Asthma Mysteries: What Do We Know About How Non-allergic Triggers Impact Asthma?
So what’s the deal, exactly? (Or, what it could be.)
Allergens are caused by specific type of proteins 2,3—these are not present within the non-allergic inhaled triggers that cause asthma to flare up. It might also explain why the typical allergy symptoms experienced with grass or pollen allergies, for example, like itching, watery eyes, scratchy throat, etc., are not experienced in response to a non-allergic trigger with asthma—only the lungs are impacted, which could support the claim for a localized IgE (or “allergic-like”) response.
To continue, another study notes that the lack of a specific IgE response (to a specific allergen, like dogs or birch pollen, for example) does not necessarily mean people with non-allergic asthma will not have a higher serum (blood) IgE—rather, a slightly elevated IgE level may be present in individuals that have non-allergic asthma.4 So, this may also make individuals with non-allergic asthma more prone to having the responses detailed above. For these reasons, the use of anti-IgE biologic therapy (Xolair) is being investigated for its effects in asthma control for individuals with non-allergic asthma—with, per one study, fairly positive results 5.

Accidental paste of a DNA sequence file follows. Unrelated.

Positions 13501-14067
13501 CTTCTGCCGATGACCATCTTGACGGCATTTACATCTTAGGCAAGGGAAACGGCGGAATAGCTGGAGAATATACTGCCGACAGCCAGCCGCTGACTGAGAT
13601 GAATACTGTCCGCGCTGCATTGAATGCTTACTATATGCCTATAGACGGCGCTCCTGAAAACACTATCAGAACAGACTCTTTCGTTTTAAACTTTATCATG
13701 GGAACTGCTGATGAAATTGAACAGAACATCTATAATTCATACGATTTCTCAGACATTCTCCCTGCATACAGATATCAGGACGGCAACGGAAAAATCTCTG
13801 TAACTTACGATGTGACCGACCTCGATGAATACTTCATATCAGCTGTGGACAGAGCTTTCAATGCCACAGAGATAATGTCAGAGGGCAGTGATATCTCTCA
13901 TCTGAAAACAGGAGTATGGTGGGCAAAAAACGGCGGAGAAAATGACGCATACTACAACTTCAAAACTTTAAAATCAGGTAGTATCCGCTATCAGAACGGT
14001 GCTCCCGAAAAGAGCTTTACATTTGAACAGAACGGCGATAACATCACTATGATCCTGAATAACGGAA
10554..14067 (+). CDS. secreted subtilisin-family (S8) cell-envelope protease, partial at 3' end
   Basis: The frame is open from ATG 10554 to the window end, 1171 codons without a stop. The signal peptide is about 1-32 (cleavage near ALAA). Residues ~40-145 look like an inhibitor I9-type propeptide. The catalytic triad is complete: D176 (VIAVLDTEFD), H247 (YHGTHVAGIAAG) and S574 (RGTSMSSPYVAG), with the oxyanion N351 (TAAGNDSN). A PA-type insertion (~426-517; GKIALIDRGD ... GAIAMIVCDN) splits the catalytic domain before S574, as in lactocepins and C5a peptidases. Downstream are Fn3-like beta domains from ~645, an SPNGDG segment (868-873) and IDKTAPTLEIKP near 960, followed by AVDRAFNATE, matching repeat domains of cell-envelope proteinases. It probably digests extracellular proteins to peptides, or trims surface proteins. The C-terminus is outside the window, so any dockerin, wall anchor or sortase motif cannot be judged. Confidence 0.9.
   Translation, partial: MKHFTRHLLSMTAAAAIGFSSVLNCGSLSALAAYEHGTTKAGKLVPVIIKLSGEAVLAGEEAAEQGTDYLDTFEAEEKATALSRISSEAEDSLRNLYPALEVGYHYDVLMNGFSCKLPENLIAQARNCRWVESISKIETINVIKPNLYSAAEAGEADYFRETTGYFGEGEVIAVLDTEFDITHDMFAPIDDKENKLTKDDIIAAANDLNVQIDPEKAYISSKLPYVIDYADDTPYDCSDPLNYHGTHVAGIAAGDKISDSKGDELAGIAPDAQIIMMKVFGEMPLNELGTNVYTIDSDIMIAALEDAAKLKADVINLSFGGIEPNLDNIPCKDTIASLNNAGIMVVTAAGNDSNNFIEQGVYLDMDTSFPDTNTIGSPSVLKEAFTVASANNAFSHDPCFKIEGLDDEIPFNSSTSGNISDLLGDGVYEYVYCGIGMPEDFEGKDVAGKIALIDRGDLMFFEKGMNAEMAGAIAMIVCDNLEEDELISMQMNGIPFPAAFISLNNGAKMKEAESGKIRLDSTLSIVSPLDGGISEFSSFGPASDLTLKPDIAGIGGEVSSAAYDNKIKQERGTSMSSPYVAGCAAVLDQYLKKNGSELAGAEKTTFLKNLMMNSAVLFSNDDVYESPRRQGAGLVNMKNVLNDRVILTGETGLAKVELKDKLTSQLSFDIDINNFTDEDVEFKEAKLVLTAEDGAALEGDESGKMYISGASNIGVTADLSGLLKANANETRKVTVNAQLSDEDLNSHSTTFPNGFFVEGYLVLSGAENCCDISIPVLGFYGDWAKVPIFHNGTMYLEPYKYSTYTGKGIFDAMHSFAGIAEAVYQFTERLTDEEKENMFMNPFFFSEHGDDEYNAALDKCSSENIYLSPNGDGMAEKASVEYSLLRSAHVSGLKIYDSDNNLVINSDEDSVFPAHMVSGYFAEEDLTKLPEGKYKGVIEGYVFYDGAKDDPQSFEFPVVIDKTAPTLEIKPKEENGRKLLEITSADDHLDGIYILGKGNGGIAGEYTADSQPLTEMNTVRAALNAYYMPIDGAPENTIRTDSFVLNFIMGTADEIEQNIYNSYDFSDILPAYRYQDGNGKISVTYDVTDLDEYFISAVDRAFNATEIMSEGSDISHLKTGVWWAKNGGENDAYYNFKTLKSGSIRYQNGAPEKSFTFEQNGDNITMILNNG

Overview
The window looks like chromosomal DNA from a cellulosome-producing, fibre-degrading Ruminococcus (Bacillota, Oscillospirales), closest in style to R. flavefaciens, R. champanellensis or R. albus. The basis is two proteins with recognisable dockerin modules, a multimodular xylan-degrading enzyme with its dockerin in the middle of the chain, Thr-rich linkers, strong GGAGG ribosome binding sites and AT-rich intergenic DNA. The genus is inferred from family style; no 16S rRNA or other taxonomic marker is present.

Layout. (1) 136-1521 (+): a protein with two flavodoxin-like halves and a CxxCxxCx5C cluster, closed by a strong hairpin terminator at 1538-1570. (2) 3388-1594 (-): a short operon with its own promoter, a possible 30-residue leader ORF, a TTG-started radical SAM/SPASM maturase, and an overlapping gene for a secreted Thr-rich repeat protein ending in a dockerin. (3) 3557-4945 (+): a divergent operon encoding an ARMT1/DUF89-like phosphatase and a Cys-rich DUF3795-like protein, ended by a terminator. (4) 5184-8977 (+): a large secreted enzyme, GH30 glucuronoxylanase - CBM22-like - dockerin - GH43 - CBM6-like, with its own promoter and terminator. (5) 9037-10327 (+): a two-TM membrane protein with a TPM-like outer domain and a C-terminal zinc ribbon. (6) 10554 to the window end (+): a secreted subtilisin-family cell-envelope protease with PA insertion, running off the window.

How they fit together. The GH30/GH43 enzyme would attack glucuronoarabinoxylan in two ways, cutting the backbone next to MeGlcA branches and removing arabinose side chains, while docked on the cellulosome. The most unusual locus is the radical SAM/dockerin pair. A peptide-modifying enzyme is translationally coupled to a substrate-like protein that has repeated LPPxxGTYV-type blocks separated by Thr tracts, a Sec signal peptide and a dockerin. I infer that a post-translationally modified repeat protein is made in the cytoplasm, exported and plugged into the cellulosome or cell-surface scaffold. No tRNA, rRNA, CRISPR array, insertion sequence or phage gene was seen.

Well… I guess we know what we don’t know? For now, it’s still a mystery of life… Just like much of living with asthma!
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